Themes in Doctor Faustus
The major critical debate in Doctor Faustus concerns the title character’s damnation, namely why Faustus sells his soul to the devil despite enormous evidence that hell exists, multiple warnings from Mephistophilis and other characters, and numerous opportunities to repent to God.
Predestination: One theory concerns the Calvinist belief in predestination, a theological principle that claimed all events in one’s life were predetermined by God. In this belief, certain people were predestined for damnation while others were predestined for salvation. Contrary to Catholic theology, Protestant predestination believed that people could not impact their eternal afterlife by good works, repentance, or confession. Some critics have read Doctor Faustus as a critique of predestination theology; if Faustus knows that he is predestined for damnation, he makes this deal because he does not have eternal salvation to lose.
Dangerous Knowledge: Another theory suggests that the play is a Protestant critique of humanism, a cultural and artistic movement of the Renaissance that turned away from medieval religious scholasticism in favor of ancient Greek and Roman thought. Humanists focused on human desires, feelings, and thoughts instead of divine doctrine and pursued knowledge and rational discourse. Some called this “dangerous knowledge” that humans were not meant to have; knowledge that attempted to reach a divine understanding of the universe. Some critics have said that Faustus falls because he desires knowledge that he should not have and turns his back on God to get it.
Medieval Values vs. Humanism: Other critics have argued that the play shows a Renaissance man, or humanist, condemned by medieval values. During the Renaissance, scholars and artists began turning away from divine influences to instead value the individual and secular spheres. This play can be read as a demonstration of the anxiety felt by this changing culture. In other words, Faustus falls because he espouses secular ideals within a
Themes Examples in Doctor Faustus:
"desperate..." See in text (Scene 3)
"Desperate" means having abandoned hope or being driven to despair. Faustus's use of this adjective to describe his denunciation of God supports the reading of his decision as a reaction to predestined damnation. Faustus can be seen as embracing his damnation because he is "desperate;" God has already forsaken him.
"thou never shalt possess...." See in text (Scene 3)
Predestination was a theological philosophy in Protestantism that states that souls are predestined to be saved or damned despite one's actions or character on earth. Scholars have looked to this exchange to argue that Faustus's decision to pursue magic comes from his knowledge that his is predestined to be damned and "never shalt possess" heaven. With this reading, his deal with Mephistophilis becomes a way in which he makes the most out of his inevitable fate, the only thing he can do, rather than an arrogant and erroneous decision.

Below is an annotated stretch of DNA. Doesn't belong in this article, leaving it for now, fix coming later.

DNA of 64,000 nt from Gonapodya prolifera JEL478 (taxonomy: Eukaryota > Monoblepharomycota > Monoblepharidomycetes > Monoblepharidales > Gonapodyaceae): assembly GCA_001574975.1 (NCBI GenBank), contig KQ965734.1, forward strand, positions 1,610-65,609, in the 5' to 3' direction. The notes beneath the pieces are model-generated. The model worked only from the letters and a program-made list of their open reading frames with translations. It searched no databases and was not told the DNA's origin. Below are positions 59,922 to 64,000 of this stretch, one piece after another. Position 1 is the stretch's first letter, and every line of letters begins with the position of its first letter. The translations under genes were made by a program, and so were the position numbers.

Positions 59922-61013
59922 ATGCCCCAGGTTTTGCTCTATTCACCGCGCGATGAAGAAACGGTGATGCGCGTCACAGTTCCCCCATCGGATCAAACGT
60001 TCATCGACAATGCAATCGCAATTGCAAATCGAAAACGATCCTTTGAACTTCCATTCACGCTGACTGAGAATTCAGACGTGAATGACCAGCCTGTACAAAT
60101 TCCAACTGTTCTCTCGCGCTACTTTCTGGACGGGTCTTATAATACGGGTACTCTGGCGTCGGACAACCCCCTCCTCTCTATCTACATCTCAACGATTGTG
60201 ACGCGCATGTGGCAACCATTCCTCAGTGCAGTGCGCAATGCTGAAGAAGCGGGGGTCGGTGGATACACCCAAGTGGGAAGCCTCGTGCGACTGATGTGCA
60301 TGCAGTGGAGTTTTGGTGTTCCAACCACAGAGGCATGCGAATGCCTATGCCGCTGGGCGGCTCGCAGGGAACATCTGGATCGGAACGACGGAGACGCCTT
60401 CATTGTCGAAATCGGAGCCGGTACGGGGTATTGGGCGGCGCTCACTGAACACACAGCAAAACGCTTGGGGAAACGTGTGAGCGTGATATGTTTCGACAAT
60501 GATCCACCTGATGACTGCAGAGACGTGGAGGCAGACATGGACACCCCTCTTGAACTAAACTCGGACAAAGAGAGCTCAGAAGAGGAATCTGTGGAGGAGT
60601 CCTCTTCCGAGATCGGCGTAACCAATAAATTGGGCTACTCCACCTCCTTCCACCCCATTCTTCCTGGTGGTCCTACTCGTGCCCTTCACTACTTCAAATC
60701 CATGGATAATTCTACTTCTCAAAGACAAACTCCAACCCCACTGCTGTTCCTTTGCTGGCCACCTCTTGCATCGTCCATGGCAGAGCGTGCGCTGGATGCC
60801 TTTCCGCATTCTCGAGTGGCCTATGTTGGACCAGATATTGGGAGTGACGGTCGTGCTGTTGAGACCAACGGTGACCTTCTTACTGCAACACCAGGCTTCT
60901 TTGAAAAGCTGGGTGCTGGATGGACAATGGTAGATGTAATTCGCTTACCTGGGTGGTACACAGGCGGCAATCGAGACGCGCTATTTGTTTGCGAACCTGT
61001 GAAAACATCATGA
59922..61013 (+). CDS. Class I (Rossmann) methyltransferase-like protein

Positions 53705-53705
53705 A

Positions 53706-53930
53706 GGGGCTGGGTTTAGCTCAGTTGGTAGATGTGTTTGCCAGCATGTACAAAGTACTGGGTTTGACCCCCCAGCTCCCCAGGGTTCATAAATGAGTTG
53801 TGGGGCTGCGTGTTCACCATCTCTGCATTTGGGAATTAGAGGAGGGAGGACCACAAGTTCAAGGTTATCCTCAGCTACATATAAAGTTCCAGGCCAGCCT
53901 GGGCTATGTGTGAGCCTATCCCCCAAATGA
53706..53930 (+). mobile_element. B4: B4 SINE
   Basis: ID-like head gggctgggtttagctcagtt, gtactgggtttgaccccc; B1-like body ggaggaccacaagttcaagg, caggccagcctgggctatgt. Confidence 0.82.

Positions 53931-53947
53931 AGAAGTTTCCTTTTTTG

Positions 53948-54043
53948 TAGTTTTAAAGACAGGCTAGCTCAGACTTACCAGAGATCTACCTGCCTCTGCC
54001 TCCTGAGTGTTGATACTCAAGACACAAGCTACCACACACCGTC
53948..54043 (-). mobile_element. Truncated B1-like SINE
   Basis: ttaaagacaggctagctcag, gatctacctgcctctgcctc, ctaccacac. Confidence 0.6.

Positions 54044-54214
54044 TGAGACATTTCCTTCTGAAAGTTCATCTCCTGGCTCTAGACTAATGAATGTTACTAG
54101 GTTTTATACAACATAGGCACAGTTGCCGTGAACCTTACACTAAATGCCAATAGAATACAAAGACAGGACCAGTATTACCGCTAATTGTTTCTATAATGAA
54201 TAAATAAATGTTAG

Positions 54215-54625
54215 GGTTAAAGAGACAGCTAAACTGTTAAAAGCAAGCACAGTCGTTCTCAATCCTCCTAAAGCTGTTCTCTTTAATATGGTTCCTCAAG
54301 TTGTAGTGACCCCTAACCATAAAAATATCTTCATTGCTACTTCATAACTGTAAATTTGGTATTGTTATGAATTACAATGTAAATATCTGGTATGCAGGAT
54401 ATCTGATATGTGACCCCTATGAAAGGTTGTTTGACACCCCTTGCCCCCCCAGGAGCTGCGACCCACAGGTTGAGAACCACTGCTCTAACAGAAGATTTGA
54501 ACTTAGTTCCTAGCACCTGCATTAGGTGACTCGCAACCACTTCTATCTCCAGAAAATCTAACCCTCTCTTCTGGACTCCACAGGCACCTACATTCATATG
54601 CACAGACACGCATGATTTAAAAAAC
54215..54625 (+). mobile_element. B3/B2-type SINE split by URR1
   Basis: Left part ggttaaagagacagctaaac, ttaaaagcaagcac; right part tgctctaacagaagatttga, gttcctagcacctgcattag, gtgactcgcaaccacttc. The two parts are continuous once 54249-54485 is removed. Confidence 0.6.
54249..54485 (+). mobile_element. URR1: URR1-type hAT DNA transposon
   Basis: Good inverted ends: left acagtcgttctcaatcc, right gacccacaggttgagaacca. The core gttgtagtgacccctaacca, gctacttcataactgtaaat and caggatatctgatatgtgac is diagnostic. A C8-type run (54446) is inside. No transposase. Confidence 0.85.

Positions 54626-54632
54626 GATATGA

"dedicate himself...." See in text (Scene 3)
Faustus's grand ideas of enacting whatever magic he wishes and commanding ultimate power in the world here devolves into dedicating himself to a higher power. Ironically, thought Faustus initially turns to black magic because he believes it will give him the most power, it takes away all of his power and makes him a servant to the devil.
"per accidens;..." See in text (Scene 3)
"Per accidens" is a way to say that Faustus's incantations were an immediate but not ultimate cause. In other words, Mephistophilis was going to appear to Faustus because his soul is damned whether or not Faustus actively called to him. This is another way in which Mephistophilis deflates Faustus's inflated perception of his own power: he does not command this demon, this demon already owns his soul.
"he commands ..." See in text (Scene 3)
Mephistophilis immediately contradicts Faustus's illusion of power. He is not here to serve Faustus's every whim, but rather to serve Lucifer's purposes. Ironically, black magic does not give Faustus ultimate power as he believed, but rather makes him a servant to Lucifer.
"Christ cannot save thy soul, for he is just; There's none but I have interest in the same. ..." See in text (Scene 5)
Lucifer's statement here can be read as a sign of Faustus's predestined damnation: not even repentance or Christ can save him because he has been made for hell. However, this could also be read as a trick played on Faustus by the devil. Just as he is about to ask forgiveness and turn to God, Faustus is told that he cannot do so by the devil.
"Homo, fuge..." See in text (Scene 5)